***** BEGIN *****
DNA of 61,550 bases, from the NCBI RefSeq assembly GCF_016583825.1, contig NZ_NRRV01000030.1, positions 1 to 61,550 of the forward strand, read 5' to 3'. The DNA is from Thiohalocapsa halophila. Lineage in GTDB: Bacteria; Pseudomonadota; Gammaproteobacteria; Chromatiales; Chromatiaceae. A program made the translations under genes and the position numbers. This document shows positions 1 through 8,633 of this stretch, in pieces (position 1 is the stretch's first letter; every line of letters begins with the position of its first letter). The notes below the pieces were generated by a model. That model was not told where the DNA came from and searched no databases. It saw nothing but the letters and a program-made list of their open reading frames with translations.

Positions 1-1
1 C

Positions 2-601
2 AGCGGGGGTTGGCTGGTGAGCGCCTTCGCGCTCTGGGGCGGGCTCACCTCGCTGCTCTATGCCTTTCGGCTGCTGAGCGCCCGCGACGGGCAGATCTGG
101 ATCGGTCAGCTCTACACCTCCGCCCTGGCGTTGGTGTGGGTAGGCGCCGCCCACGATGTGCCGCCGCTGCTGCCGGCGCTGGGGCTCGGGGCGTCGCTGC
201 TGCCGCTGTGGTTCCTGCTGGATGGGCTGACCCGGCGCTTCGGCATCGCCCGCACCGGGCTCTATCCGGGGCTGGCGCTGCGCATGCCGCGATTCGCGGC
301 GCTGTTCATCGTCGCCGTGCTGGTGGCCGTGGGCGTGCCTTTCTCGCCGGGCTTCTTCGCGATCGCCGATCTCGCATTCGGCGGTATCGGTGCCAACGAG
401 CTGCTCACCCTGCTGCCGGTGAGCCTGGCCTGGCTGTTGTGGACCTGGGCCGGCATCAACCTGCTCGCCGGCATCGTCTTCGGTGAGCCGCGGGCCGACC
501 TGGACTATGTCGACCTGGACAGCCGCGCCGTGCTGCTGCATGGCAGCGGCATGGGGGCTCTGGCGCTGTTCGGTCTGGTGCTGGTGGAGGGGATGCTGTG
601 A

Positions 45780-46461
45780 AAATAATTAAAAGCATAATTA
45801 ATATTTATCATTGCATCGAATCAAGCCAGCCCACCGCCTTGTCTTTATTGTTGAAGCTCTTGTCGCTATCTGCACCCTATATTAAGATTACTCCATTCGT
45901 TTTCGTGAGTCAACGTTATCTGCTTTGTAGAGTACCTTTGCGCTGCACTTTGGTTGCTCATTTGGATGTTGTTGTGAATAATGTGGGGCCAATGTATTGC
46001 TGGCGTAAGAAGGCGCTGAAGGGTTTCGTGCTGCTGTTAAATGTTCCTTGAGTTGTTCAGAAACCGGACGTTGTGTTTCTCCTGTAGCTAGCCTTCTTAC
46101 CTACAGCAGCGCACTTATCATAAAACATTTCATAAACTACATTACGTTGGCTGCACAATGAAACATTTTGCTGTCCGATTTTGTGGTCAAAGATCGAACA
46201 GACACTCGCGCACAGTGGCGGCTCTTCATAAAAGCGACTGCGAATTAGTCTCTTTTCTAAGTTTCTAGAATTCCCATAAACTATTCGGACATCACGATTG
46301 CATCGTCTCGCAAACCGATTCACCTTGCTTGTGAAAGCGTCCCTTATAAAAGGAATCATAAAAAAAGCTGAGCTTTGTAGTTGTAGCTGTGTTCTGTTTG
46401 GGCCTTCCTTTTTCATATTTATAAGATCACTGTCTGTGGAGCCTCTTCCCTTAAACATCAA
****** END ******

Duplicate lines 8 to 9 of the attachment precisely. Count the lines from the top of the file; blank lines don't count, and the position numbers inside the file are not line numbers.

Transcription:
301 GCTGTTCATCGTCGCCGTGCTGGTGGCCGTGGGCGTGCCTTTCTCGCCGGGCTTCTTCGCGATCGCCGATCTCGCATTCGGCGGTATCGGTGCCAACGAG
401 CTGCTCACCCTGCTGCCGGTGAGCCTGGCCTGGCTGTTGTGGACCTGGGCCGGCATCAACCTGCTCGCCGGCATCGTCTTCGGTGAGCCGCGGGCCGACC